Category: Pope Francis


Conflict

AMDG

When we were Jesuit novices we read the autobiography of St Ignatius together. It was explained to us that Ignatius had been badgered for years to write down about his life.  It was only when he life was coming to an end that he agreed to do so and dictated his memoirs to Luis Gonsalves de Camara, a young Portuguese Jesuit.  In an age of hagiographical writing, were saints lives were often written with an undue reverence, and sometimes it was difficult to get to the history underneath the exaggerations, Ignatius was keen that his autobiography would show young Jesuits how he had learned from his mistakes and how God had patiently accompanied him through times of excessive zeal and superficial outward displays of ‘holiness’ and ‘penance’.

It seems that the first Jesuit Pope wishes to follow in his footsteps.  Whether he is talking about his time of painful ‘inner purification‘ in Cordoba in 1991, or his period of ‘therapy’ after stepping down as Provincial in the 70’s.  In 2013 he sent a letter to a Brazilian priest, Fr Alexandre Awi, who had acted as his interpreter on his first foreign visit as pope, to Rio de Janeiro. Discussing the ‘culture of encounter’ which as Pope he is so eager to promote, he talks about the traumatic experience of his mother’s side of his family where there was a lot of conflicts,  “In my family there was a long history of disagreements: uncles, cousins, fought and separated. As a child, I cried a great deal in secret when these fights were talked about or when we could see a new one coming. Sometimes I offered a sacrifice or a penance to try to prevent them occurring. It hurt me a lot. Thank God that at home Dad, Mom and my five brothers lived in peace…. I think that this marked me a lot as a kid and created in my heart the desire that people stopped fighting, that they stay together. And at least if they fight they are friends…. I am bit embarrassed after rereading what I wrote, but I think that in this story there is a germ of what over the years and in a conceptual way I called “Culture of the encounter”. It’s a craving that I’ve been since I was a boy” You can read excerpts of the letter here on the website Portaluz (in Spanish) – Link.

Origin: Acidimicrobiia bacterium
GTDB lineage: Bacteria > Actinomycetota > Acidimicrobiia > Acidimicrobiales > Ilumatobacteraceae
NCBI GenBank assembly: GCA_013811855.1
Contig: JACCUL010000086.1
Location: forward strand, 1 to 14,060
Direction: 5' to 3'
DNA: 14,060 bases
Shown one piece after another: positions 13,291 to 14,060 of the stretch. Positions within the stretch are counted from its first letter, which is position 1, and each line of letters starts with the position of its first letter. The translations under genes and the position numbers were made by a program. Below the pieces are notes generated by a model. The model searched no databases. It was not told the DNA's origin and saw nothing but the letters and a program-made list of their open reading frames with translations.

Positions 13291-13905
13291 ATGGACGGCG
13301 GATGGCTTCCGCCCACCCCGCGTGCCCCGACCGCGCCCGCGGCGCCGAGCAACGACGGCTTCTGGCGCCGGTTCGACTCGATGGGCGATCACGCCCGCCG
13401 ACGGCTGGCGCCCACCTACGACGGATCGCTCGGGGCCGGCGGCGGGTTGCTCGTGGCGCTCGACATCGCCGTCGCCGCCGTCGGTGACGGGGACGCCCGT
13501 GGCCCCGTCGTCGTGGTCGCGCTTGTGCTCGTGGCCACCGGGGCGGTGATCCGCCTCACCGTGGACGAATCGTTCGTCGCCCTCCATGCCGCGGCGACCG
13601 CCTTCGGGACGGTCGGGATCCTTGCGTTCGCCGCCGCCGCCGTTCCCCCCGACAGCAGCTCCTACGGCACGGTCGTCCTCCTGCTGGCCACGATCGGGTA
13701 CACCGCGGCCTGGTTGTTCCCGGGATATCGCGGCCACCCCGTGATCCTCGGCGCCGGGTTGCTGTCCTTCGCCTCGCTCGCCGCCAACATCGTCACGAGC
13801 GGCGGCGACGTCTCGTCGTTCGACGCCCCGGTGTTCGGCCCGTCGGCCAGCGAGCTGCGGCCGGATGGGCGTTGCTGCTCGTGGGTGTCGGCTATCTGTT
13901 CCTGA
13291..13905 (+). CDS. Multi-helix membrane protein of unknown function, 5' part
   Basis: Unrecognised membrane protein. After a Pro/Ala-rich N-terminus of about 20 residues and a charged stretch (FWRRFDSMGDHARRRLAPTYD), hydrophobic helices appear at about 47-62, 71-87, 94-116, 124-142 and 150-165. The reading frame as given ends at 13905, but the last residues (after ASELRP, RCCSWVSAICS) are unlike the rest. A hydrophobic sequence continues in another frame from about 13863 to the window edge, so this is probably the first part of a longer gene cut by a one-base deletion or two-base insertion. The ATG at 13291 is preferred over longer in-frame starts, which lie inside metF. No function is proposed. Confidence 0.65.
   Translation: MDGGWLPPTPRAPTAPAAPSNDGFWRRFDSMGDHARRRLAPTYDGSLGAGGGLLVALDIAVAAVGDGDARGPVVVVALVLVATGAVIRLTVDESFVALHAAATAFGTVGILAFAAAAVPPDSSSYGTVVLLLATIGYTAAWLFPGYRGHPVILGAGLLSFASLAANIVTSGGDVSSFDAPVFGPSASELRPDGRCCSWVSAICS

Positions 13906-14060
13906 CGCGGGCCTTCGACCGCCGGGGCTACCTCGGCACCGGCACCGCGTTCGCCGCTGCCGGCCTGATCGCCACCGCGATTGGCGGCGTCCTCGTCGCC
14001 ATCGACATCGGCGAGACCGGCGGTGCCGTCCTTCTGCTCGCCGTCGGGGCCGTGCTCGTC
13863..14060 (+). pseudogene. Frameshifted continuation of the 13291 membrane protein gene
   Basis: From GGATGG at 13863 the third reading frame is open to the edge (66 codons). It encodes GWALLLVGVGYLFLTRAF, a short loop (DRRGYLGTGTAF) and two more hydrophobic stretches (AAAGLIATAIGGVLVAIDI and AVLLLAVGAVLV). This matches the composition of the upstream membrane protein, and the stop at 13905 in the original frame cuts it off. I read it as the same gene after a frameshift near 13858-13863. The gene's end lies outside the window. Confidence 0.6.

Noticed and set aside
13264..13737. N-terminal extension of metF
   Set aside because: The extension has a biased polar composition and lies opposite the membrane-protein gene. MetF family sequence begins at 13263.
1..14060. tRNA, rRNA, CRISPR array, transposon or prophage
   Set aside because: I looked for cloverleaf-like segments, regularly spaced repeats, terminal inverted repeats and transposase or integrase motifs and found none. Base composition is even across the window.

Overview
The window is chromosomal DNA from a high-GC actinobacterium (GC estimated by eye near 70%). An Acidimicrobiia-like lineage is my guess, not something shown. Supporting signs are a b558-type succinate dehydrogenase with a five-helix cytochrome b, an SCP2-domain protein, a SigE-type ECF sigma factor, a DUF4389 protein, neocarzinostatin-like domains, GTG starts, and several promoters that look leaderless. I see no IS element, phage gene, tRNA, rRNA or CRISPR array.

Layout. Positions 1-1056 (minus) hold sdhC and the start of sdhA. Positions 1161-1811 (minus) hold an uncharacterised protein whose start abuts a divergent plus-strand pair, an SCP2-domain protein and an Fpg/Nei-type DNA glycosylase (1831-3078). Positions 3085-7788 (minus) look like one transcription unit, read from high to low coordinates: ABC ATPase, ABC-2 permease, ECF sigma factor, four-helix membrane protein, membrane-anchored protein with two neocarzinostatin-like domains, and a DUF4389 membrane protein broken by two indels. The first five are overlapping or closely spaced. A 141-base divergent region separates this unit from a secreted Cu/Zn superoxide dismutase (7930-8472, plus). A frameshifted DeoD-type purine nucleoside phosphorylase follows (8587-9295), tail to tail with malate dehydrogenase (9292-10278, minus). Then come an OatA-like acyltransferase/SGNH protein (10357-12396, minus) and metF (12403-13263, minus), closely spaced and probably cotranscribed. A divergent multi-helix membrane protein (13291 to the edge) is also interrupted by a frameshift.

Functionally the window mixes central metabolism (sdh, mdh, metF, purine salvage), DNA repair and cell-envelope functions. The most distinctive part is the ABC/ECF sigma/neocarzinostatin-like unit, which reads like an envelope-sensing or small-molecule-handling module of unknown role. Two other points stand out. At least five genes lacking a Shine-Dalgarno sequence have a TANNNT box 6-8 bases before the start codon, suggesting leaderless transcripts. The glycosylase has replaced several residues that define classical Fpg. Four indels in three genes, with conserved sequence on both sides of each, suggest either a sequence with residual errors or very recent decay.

Understanding conflict and turning it into a creative experience has been a life-long concern of Jorge Bergoglio before he became Pope Francis.  His unpublished PHD is on the Italian- German priest philosopher Romano Guardini and his 1925 work, ‘Der Gegensatz’ (Contrast).  For Guardini contrast did not necessarily mean contradiction. He was interested in the whole range of human life: art, politics, ethics, religion,  science, in particular, the emerging field of psychology. Guardini’s thinking lead him to a deeper type of wisdom about the mystery of Life. He had a vision that gives things space, where opposites are brought together, the same space from where they emanate and where they return – which he called God.  The younger Bergoglio was particularly interested in how individuals related to groups, especially after his difficult experience as provincial and was attracted to Guardini’s thinking.  Understanding conflict, not being threatened by it, wanting to engage creatively with it but also realising how destructive it could be – as he recently said in his meeting with the Schoenstatt movement.